The graduation ceremony was impressive. The champagne reception afterwards even better. And the summer ball was truly amazing. It was great having a jug of pimms with my parents and sister at the Windsor Castle Hotel right after graduation. It was also great taking pictures with my family and in-laws in LT1 and reminiscing about first year core classes. I was a bit surprised that we didn’t actually get any sort of degree/letter at the actual ceremony (they will mail the degree later). But our names did get printed in the Times that day :).

The lack of a job was closing in on achieving “emergency” status. To be honest I managed to get 2 offers within the month after graduation. But they either paid too little to cover my loan or required me to move to a country where language and taxes were a problem (more so than in Britain!). So I took up another short-term project in London, with an IT company that I liked. Hopefully within the next 2 or 3 months I will be able to land a nice permanent job. The market is improving, but its still not easy out there.

The other feared battle was the work visa. This was actually not bad at all. I managed to get it fairly soon, though it did cost a fair bit. Only wish I had known earlier that it was possible to get a premium appointment and get the visa on the day. But I was lucky and still managed to get it within 4 days (read more about my visa experience on my travel blog here).

It’s a little hard getting used to not being a student any more. Many of my friends are now moving away from London, and I’m busy with regular farewell parties. But I still go to campus once in a while for Gym and keep meeting with those classmates that remain! There is a lot of change and hard work ahead, but I am looking forward to it.

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MBA TV – Episode fourteen

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In episode fourteen we watch the class of MBA2009 graduate from the full-time programme at London Business School. Graduation recognises the outstanding achievement of an MBA, giving students the chance to celebrate a life-changing two year experience with the life-long friends that they’ve made along the way. Our graduating MBA class are looking forward to bright futures, with many of them embarking on careers that will take them around the world.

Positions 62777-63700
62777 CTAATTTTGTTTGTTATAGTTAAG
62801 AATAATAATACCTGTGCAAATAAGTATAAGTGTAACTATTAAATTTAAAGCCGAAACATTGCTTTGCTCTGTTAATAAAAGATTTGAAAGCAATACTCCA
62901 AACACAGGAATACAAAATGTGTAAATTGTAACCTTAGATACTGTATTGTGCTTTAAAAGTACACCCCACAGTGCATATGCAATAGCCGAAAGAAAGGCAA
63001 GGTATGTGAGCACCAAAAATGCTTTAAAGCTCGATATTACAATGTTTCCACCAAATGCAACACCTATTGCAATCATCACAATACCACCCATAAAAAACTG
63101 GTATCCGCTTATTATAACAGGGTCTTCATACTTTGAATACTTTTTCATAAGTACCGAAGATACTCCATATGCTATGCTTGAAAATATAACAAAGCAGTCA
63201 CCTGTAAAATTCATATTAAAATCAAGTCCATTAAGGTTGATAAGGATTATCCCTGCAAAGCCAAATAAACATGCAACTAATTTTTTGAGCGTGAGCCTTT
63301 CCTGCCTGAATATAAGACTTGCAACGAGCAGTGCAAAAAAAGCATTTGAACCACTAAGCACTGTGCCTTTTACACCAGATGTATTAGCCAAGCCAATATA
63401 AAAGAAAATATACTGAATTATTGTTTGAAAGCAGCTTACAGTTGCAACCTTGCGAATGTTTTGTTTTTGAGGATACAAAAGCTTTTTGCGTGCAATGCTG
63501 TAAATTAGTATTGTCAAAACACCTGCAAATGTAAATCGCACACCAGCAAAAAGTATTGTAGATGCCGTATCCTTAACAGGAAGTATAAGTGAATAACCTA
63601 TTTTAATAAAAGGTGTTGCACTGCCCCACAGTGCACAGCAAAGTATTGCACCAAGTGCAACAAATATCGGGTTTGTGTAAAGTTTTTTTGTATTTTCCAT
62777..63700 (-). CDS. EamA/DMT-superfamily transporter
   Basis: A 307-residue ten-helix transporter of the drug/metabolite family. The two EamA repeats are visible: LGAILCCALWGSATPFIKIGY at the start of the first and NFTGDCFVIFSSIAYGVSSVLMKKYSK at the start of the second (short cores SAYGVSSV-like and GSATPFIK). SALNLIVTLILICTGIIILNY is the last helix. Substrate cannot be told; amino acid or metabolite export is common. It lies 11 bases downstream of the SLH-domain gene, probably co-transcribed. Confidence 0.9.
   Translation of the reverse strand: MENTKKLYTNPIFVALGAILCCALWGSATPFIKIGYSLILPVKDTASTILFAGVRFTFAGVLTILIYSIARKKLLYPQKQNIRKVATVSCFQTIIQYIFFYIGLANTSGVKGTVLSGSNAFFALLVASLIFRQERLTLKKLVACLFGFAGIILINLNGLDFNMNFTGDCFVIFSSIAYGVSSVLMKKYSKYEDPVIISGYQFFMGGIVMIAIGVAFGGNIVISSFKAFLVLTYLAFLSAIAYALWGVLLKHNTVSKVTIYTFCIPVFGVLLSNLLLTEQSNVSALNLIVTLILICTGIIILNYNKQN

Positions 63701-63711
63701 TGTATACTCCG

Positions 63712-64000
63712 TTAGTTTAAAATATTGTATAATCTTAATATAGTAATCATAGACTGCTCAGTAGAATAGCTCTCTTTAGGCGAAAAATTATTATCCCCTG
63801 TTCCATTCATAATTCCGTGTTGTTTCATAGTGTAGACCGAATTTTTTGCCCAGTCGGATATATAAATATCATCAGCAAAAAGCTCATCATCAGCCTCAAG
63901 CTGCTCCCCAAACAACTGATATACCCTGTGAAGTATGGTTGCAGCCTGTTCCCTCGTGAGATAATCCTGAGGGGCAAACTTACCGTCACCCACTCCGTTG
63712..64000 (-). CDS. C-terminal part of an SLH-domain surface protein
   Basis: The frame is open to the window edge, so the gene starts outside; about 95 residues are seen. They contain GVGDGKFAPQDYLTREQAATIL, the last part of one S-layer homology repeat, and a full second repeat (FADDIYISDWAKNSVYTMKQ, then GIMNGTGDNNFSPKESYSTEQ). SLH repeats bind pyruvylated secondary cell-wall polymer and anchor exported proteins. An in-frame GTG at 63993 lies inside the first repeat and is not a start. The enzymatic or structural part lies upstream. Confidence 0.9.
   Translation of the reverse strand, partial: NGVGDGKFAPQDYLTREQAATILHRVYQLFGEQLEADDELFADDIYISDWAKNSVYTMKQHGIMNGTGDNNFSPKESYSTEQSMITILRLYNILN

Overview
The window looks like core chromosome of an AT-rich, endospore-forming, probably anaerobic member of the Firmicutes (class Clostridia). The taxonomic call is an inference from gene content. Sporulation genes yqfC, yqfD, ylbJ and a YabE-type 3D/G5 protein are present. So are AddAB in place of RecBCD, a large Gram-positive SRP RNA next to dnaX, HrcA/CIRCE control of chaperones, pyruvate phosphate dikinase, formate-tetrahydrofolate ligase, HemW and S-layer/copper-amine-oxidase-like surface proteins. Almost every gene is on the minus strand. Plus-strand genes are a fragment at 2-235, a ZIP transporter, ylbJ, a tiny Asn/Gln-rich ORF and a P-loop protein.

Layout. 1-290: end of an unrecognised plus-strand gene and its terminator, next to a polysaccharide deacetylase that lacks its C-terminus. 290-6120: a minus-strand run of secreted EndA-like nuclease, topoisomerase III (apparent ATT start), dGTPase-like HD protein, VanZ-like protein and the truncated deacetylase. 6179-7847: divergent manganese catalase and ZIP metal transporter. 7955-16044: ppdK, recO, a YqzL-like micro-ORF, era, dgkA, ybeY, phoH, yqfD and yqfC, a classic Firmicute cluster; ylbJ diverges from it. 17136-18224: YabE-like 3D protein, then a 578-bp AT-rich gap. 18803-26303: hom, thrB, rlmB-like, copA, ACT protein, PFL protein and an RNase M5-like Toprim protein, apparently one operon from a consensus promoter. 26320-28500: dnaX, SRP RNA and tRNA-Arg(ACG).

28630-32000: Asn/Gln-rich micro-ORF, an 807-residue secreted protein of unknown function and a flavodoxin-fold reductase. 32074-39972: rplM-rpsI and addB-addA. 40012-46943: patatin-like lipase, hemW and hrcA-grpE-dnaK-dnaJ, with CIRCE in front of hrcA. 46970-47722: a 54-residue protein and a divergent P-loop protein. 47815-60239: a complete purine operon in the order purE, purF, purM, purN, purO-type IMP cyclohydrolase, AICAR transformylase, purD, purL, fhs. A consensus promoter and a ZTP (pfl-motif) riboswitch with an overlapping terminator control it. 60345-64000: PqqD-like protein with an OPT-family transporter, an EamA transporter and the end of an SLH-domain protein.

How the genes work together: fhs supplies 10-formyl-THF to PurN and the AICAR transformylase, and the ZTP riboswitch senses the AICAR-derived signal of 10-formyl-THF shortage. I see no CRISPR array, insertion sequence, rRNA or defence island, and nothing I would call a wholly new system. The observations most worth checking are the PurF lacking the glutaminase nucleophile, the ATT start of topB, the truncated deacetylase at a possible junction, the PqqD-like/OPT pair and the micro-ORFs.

In this episode:
- MBA Programme Director, Gareth Howells tells us his highlights from the past year
- Graduating MBA students and their families share their feelings about graduation and the MBA experience

Are you considering an MBA?

Application for the MBA class beginning in August 2010 is open from September 2009. For details on how to apply visit

A wide range of scholarships are available to successful applicants who apply in Stages 1, 2 and 3. For more details visit

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Posted by: Don
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Hi all,
so I finally had to pack my bags and leave London after almost 2 years. It was a very strange feeling – I had a great time and liked the area and flat. But most of my friends have previously left London – due to the economy far fewer graduates of the 09 class have found jobs in London. The transition period was marked by 6 weeks of intense training (aptly called bootcamp) by the bank, including weekly exams. I met a lot of people from all over the world – very similar to the MBA experience. But whenever I went back to school (to go running in Regent’s Park, for example) I realized that the new class has already arrived – definitely time for me old-schooler to move on.
I had 22 hours stopover in Munich to see family and friends en route to Singapore. While going down the escalator to get my luggage I saw a huge advertisement by the company Linde, reading: Welcome to Munich, see you in Singapore. How funny that they especially put that up for me …
After another 12 hours I was back in Asia. Back to service country (the cab driver tried to sell me his country as superior to Hong Kong, what a change to the usual unhappiness of London cab drivers) and great food (proper spicy Lakhsa within 5 minutes!) at food courts for next to nothing. Back also to 32 degrees and 90% humidity!